Straws. They hold useful place in our language. “The last straw” (that breaks the camel’s back). “The short straw” (usually a sign someone’s about to die in the movies). “Grasping at straws” (desperate attempt to salvage a situation).
Of late, however, straws have become quite the bête noire – at least the plastic ones. One jurisdiction in California passed a law calling for significant financial penalties and potential jail time for restaurant workers handing out straws. For a time, you couldn’t click on a news site without seeing a story about the horrors of plastic straws.
Where on Earth did this come from? Well, mainly from an oft-repeated “statistic” that Americans used some 500 million (that’s MILLION) straws every day. Then a magnificent leap was made to a further “statistic” about plastic pollution in the Earth’s oceans. Throw in a couple photos of sea otters or some other critters with straws up their nose, and it’s clear that the plastic straw is the greatest evil ever created.
First off, although a number of well-respected entities use the “500 millions straws a day” statistic, in reality it stems from a not-so-scientific science report written by an 8-year-old. Can we just back up a bit and wonder why anyone came to believe that number in the first place? The population of the United States – men, women and children – is approximately 330 million, so according to this statistic, every American uses 10 straws every week. Every American, every week – without fail. I don’t use straws of any sort, so somewhere out there someone is using 20 straws a week. I’m guessing infants don’t use them either, so there’s another 15 million Americans using 20 straws a week. Sorry, but “500 million straws a day” is an idiotic “statistic.”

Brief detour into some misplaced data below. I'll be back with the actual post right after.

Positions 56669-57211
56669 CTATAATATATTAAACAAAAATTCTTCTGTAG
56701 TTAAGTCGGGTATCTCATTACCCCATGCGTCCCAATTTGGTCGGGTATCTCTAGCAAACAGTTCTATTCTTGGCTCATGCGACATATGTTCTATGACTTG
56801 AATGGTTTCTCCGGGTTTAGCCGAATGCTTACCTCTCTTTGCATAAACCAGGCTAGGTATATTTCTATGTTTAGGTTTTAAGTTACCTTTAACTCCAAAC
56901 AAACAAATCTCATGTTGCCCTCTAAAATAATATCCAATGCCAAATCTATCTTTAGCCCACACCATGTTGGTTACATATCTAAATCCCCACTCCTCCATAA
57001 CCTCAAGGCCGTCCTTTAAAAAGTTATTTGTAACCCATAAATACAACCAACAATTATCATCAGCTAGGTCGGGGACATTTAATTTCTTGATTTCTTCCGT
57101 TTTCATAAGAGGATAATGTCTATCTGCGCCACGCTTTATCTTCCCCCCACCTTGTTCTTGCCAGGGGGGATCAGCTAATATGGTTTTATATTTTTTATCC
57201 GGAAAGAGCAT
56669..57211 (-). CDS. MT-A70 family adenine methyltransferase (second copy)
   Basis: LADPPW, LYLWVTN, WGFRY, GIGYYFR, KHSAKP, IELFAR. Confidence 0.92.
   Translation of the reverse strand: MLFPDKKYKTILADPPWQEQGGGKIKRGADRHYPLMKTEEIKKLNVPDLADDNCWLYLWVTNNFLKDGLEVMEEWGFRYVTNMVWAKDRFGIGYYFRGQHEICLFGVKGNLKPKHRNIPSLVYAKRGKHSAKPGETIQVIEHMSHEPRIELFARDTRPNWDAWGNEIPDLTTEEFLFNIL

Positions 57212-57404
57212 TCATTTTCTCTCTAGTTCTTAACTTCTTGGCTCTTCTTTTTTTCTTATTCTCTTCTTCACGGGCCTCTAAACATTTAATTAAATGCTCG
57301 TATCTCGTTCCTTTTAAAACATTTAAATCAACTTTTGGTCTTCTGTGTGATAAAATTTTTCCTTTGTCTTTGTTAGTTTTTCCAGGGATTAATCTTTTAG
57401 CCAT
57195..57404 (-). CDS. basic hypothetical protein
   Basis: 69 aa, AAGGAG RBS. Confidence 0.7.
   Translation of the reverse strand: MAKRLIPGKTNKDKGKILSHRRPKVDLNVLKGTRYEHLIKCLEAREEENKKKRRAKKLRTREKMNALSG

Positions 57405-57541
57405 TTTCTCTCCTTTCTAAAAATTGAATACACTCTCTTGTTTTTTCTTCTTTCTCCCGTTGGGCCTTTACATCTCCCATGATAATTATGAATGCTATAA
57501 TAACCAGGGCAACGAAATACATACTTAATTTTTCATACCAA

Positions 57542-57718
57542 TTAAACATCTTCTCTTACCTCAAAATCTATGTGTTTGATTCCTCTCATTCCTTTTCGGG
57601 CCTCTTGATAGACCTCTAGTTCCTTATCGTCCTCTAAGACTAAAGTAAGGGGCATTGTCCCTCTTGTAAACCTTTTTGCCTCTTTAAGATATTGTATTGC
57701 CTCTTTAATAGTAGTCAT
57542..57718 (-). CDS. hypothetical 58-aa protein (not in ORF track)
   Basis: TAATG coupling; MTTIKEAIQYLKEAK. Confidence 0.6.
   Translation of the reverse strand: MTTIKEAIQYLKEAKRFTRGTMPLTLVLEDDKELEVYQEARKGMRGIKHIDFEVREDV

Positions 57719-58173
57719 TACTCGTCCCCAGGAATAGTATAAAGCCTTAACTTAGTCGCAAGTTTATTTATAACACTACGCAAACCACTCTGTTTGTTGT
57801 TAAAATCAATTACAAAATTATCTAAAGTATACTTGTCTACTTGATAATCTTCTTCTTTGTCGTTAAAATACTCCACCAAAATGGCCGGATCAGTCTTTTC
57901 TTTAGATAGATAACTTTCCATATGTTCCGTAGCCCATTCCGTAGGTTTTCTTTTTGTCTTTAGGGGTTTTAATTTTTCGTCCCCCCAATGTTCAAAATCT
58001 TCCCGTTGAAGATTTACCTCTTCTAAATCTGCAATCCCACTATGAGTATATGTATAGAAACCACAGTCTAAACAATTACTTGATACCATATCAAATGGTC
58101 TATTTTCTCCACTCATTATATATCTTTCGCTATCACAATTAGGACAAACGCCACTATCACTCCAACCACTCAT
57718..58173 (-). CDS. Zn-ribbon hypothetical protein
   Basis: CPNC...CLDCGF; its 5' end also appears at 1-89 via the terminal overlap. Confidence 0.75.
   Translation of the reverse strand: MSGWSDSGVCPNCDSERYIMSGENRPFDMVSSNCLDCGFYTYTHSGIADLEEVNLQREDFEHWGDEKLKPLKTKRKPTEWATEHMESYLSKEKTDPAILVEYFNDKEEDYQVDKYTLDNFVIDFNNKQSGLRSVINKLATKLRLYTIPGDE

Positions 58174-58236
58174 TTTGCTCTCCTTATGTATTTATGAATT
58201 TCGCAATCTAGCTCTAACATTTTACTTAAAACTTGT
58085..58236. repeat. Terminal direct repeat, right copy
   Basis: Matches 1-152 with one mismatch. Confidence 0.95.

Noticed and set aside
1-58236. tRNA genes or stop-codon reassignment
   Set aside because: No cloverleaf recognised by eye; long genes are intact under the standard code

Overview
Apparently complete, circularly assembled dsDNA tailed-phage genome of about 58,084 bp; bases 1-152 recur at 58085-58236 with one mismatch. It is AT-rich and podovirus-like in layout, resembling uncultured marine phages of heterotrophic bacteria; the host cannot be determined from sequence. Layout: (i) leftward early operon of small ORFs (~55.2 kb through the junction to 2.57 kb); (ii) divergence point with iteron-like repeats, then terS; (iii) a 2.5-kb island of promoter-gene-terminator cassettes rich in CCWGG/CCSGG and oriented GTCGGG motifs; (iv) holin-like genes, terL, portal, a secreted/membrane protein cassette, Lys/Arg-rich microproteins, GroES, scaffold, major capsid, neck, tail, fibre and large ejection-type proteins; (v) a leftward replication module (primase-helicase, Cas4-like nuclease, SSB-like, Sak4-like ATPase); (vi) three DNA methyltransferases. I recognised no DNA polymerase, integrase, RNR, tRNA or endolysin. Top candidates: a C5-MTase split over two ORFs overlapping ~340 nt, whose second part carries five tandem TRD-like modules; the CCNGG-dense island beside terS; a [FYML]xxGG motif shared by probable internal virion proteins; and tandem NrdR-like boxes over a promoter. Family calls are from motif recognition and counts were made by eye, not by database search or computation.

Then we leap to plastic pollution in the waterways of the world. Well, yes, there is a lot of plastic pollution. But not from the U.S. Less than 1% of water-borne plastic pollution comes from the U.S. (and you can imagine that straws represent a miniscule portion of that). Virtually all of it comes from Asia and Africa. So some poor restaurant worker is exposed to criminal liability because Asian and African countries pollute their waterways? C’mon. Where’s the common sense?
For my part, I’ve been pretty “meh” on straws since about third grade, when straw manufacturers seemed to conspire to make it impossible to blow the straw sleeves across the cafeteria. If you think it’s better to have paper straws than plastic, that’s fine. But can’t we have these discussions without getting hysterical about it?